It’s heartening to hear the Obama administration recognizes the monopolization of food production by Big Agribusiness at the expense of small family farms is a real problem that needs to be dealt with. When the free market functions so well and so efficiently that we all get our food from one monstrous megacorporation, with small farmers a part of some hazy idyllic past, it will be too late to do anything about it.
A deepening divide between big agribusiness firms and family farms will be on display Friday when the Obama administration launches a series of workshops probing antitrust issues in agriculture. Big firms say the forums will show a well-functioning market, but some some producers hope the meetings will expose a system increasingly hostile to family farms.
Jim Foster with his old open-air hog barns in Montgomery County, Mo., will be in Ankney, Iowa for those sessions, and he is one of the producers looking for change. “Bought this place in ‘63 when I got out of college and got married, been here ever since,” Foster said.
It hasn’t been easy keeping this rambling operation together. Big packing companies took over most pork production years ago. That drove down prices and drove most of Foster’s neighbors out of the industry.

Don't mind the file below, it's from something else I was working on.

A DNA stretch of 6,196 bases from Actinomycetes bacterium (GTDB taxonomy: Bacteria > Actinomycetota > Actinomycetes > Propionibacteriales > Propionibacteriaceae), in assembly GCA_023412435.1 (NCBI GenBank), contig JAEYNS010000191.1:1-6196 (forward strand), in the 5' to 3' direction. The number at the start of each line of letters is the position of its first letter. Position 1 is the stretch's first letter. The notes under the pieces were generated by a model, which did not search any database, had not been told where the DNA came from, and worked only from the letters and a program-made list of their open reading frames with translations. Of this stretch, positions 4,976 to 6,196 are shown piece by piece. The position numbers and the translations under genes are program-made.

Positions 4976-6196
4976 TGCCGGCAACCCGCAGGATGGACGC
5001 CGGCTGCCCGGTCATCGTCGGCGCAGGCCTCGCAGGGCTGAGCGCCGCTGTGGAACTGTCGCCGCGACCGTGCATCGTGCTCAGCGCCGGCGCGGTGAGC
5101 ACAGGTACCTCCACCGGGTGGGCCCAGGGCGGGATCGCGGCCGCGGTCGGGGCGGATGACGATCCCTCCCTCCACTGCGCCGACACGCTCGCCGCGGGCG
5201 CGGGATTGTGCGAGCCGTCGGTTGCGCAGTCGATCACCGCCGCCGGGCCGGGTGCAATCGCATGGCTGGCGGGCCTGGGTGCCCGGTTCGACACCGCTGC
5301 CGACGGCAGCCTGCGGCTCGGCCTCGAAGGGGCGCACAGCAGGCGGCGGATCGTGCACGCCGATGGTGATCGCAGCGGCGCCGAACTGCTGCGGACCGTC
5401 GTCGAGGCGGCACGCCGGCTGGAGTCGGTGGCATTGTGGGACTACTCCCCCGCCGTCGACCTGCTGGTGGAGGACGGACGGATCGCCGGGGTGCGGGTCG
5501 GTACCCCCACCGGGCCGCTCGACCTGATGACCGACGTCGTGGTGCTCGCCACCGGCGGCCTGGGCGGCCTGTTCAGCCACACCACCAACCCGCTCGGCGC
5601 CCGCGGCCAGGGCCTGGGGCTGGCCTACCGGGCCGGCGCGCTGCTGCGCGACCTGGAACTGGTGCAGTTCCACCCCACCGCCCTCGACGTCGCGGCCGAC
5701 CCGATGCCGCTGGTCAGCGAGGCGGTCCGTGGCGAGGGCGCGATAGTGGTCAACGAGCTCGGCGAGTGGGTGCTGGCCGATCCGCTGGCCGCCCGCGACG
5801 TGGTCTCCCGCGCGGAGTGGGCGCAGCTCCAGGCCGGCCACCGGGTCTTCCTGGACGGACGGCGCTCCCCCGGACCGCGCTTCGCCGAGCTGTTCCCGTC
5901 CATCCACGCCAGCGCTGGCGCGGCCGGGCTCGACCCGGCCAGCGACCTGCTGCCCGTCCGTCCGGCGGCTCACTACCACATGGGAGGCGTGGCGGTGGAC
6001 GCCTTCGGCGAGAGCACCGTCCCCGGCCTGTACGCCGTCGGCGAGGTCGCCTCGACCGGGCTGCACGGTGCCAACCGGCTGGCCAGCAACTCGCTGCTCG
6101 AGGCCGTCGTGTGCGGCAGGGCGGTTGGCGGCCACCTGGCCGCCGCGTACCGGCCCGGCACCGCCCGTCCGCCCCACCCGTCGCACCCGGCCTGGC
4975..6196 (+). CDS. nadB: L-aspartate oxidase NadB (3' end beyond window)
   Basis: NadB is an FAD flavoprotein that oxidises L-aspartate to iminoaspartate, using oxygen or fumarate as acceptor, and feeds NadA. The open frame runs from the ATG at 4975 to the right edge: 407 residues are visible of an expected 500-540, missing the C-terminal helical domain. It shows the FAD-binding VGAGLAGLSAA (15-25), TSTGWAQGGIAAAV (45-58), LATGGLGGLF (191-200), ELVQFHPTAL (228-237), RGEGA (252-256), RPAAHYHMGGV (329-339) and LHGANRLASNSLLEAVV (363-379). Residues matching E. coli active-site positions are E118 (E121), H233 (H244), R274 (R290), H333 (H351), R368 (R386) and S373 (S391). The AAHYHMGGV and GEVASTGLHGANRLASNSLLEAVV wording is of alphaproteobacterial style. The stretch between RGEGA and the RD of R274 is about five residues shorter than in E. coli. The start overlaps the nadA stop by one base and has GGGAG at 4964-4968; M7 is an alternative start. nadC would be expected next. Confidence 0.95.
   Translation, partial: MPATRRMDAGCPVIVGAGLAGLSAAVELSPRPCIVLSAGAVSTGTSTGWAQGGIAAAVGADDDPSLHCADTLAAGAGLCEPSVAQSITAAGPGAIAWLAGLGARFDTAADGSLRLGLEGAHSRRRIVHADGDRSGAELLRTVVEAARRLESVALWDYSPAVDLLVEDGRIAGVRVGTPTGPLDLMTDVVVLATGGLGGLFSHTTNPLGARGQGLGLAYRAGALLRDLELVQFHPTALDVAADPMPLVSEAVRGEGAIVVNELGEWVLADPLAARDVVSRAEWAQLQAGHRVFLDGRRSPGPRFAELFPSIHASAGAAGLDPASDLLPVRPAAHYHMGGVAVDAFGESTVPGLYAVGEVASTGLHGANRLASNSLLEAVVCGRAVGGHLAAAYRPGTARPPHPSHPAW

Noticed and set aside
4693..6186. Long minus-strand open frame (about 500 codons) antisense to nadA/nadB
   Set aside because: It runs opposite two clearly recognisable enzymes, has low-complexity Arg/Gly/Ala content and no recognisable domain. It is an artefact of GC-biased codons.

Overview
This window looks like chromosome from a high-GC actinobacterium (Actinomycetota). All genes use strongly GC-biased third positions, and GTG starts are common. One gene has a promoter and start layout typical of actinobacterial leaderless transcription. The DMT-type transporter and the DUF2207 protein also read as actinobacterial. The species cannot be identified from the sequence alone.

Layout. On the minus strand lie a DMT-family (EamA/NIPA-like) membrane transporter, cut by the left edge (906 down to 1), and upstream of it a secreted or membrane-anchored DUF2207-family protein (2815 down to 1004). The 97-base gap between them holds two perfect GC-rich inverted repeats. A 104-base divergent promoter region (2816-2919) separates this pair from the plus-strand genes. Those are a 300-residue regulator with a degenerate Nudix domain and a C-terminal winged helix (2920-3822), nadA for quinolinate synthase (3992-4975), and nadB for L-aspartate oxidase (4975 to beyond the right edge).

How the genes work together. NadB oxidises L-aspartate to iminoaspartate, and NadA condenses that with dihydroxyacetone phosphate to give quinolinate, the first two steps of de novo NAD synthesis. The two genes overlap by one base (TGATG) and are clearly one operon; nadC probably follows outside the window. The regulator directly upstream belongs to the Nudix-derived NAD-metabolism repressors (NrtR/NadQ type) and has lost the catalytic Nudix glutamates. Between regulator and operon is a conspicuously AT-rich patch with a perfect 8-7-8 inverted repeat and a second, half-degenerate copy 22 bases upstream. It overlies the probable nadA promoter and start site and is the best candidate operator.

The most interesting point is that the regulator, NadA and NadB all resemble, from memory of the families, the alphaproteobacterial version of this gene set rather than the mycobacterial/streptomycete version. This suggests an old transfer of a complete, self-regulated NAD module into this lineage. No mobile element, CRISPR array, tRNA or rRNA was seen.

Twenty-five years ago, Montgomery County had about 200 independent hog farmers. Foster is one of two now. He’s got just one steady buyer for his hogs.
Meanwhile, companies that sell Foster supplies have grown just as powerful, as are the ones he depends on to buy his livestock. That leaves Foster trapped between giants — a situation he blames on “hands-off” economic policy.
“The biggest boar at the trough needs to win no matter who he lashes out with his tusks and kills, ’cause the biggest company left standing will be efficient, and that efficiency will move down to the consumer,” Foster says. “That’s hogwash. That doesn’t work. We found out from the banks that it doesn’t work that way. They keep that efficiency in their pocket.”